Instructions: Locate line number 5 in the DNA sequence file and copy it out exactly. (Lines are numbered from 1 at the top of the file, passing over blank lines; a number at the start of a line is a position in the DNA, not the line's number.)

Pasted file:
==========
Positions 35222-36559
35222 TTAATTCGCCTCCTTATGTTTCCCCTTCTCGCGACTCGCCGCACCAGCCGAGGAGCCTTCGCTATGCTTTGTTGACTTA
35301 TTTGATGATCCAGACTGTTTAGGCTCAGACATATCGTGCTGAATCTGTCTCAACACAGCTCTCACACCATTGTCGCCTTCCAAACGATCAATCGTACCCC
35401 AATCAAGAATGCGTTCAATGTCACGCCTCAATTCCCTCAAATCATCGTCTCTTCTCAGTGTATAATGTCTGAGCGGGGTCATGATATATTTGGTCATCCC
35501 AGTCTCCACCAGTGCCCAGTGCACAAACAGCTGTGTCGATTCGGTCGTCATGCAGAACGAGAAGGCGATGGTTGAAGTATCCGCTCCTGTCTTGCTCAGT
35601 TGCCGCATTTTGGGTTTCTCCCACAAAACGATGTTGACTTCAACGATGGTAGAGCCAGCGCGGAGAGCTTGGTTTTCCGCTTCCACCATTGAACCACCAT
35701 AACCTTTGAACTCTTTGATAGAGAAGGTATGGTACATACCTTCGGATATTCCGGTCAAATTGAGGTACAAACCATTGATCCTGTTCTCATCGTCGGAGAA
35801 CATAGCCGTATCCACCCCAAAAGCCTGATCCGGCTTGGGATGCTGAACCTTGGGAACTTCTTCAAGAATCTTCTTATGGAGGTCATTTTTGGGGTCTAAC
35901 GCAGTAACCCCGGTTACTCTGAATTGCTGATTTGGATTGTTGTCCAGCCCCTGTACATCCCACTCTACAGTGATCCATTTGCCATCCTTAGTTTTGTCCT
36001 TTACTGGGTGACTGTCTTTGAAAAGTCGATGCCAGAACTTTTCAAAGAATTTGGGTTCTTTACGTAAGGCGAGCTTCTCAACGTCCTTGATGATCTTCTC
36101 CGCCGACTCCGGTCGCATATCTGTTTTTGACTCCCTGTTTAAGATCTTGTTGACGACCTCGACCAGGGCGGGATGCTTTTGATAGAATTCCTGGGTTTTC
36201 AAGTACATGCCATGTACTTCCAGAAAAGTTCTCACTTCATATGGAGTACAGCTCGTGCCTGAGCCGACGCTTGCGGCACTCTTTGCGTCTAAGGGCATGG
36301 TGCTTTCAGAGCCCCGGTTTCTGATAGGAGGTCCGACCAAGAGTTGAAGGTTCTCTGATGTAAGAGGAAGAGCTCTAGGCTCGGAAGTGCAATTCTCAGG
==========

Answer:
35501 AGTCTCCACCAGTGCCCAGTGCACAAACAGCTGTGTCGATTCGGTCGTCATGCAGAACGAGAAGGCGATGGTTGAAGTATCCGCTCCTGTCTTGCTCAGT